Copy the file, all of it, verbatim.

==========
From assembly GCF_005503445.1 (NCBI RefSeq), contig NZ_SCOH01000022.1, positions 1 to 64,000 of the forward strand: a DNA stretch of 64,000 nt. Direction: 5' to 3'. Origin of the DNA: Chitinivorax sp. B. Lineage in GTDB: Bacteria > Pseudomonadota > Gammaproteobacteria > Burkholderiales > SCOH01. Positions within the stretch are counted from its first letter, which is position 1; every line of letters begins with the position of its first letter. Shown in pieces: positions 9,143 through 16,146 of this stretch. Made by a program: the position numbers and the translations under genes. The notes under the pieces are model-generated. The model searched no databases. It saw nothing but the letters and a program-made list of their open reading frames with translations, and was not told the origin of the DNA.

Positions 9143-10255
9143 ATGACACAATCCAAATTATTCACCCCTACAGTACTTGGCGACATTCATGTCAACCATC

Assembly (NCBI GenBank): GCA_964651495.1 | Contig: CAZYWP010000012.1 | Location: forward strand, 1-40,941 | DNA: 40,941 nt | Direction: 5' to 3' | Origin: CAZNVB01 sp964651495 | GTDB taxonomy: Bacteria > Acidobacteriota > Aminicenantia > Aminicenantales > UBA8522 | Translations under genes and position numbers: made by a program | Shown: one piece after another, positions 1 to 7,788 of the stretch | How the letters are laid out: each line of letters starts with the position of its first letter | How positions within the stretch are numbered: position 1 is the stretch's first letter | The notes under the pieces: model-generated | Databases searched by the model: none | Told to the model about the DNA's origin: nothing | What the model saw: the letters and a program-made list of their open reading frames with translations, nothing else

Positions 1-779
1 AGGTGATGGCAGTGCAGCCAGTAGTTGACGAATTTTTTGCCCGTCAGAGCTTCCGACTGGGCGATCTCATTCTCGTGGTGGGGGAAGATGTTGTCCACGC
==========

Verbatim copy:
From assembly GCF_005503445.1 (NCBI RefSeq), contig NZ_SCOH01000022.1, positions 1 to 64,000 of the forward strand: a DNA stretch of 64,000 nt. Direction: 5' to 3'. Origin of the DNA: Chitinivorax sp. B. Lineage in GTDB: Bacteria > Pseudomonadota > Gammaproteobacteria > Burkholderiales > SCOH01. Positions within the stretch are counted from its first letter, which is position 1; every line of letters begins with the position of its first letter. Shown in pieces: positions 9,143 through 16,146 of this stretch. Made by a program: the position numbers and the translations under genes. The notes under the pieces are model-generated. The model searched no databases. It saw nothing but the letters and a program-made list of their open reading frames with translations, and was not told the origin of the DNA.

Positions 9143-10255
9143 ATGACACAATCCAAATTATTCACCCCTACAGTACTTGGCGACATTCATGTCAACCATC

Assembly (NCBI GenBank): GCA_964651495.1 | Contig: CAZYWP010000012.1 | Location: forward strand, 1-40,941 | DNA: 40,941 nt | Direction: 5' to 3' | Origin: CAZNVB01 sp964651495 | GTDB taxonomy: Bacteria > Acidobacteriota > Aminicenantia > Aminicenantales > UBA8522 | Translations under genes and position numbers: made by a program | Shown: one piece after another, positions 1 to 7,788 of the stretch | How the letters are laid out: each line of letters starts with the position of its first letter | How positions within the stretch are numbered: position 1 is the stretch's first letter | The notes under the pieces: model-generated | Databases searched by the model: none | Told to the model about the DNA's origin: nothing | What the model saw: the letters and a program-made list of their open reading frames with translations, nothing else

Positions 1-779
1 AGGTGATGGCAGTGCAGCCAGTAGTTGACGAATTTTTTGCCCGTCAGAGCTTCCGACTGGGCGATCTCATTCTCGTGGTGGGGGAAGATGTTGTCCACGC